Skip to Content

unterwegs sein

Unterwegs is the German brother of underway, but while that one is more about something happening or being in progress, the main meaning of unterwegs is on the way.  In the sense of currently “travelling” or “going places”.

  • Deine Bestellung ist unterwegs.
  • Your order is on the way.
  • Ich rufe dich von unterwegs an.
  • I’ll call you from the road. (“from on the way”)
  • “Wollen wir Sandwiches machen?”
    “Nein, wir kaufen uns unterwegs was.”
  • “Should we make sandwiches?”
    “No, we’ll buy something on the way.”

Pretty useful in daily life, and definitely worth adding to your active vocabulary.

And if you’re a fan of colloquial language, it’s even doubly valuable Because combined with adjectives, unterwegs sein is a colloquial, very casual way to talk about how someone is going through the current period of life, or the day.
It’s kind of hard to explain, actually, but hopefully the examples will make it clear.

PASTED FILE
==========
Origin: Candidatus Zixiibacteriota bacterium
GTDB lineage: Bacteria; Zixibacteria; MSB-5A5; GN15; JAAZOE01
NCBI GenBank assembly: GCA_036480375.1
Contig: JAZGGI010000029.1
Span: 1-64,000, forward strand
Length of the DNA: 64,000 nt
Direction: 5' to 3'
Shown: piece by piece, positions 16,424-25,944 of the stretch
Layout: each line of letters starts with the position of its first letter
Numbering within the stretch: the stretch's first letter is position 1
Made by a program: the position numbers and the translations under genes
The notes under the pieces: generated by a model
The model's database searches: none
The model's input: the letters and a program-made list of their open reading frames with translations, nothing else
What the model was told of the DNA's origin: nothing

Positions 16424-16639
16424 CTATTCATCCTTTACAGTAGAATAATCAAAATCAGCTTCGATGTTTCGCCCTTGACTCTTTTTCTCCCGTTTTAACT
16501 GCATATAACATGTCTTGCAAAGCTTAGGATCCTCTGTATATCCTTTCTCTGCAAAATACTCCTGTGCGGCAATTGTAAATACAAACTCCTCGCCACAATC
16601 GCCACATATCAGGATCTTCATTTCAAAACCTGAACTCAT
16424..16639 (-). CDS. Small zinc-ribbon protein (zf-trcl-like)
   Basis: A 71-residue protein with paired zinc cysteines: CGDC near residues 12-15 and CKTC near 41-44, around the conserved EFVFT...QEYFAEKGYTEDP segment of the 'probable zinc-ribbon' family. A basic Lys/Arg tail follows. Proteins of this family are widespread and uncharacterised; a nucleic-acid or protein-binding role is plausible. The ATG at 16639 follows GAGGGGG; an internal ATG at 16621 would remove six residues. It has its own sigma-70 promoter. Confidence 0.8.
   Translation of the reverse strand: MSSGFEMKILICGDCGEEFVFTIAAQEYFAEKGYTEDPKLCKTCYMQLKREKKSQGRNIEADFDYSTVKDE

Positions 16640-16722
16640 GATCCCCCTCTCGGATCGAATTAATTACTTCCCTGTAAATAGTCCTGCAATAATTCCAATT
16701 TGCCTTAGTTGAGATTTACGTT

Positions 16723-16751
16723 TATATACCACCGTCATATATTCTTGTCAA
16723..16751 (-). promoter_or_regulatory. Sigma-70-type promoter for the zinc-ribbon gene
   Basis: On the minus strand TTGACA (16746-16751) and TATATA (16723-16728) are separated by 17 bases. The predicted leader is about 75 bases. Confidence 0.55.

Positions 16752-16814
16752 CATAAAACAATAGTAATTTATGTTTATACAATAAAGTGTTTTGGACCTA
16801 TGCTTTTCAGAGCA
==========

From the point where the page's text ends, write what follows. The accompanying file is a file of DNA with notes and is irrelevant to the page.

• Diesen Sommer bin ich sehr sportlich unterwegs.
  • This summer, I am doing a lot of sports. (“I’m on the sporty side”)
  • Maria war schon immer musikalisch unterwegs. Kein Wunder, dass sie Pianistin geworden ist.
  • Maria has always been into music.  No wonder she became a piano player.
    (It’s more than just “liking” music. It’s having a certain talent and pursuing it actively.)
  • Die Türsteher waren ziemlich aggressiv unterwegs.
  • The bouncers were quite aggressive/in an aggressive mood.

Note that it DOESN’T work for just baseline characteristics and features. So you can’t say that someone is “klug unterwegs”.

And like with any slang, the golden rule is… use it very sparsely unless it comes out naturally. Or you will be like a try-hard unterwegs :).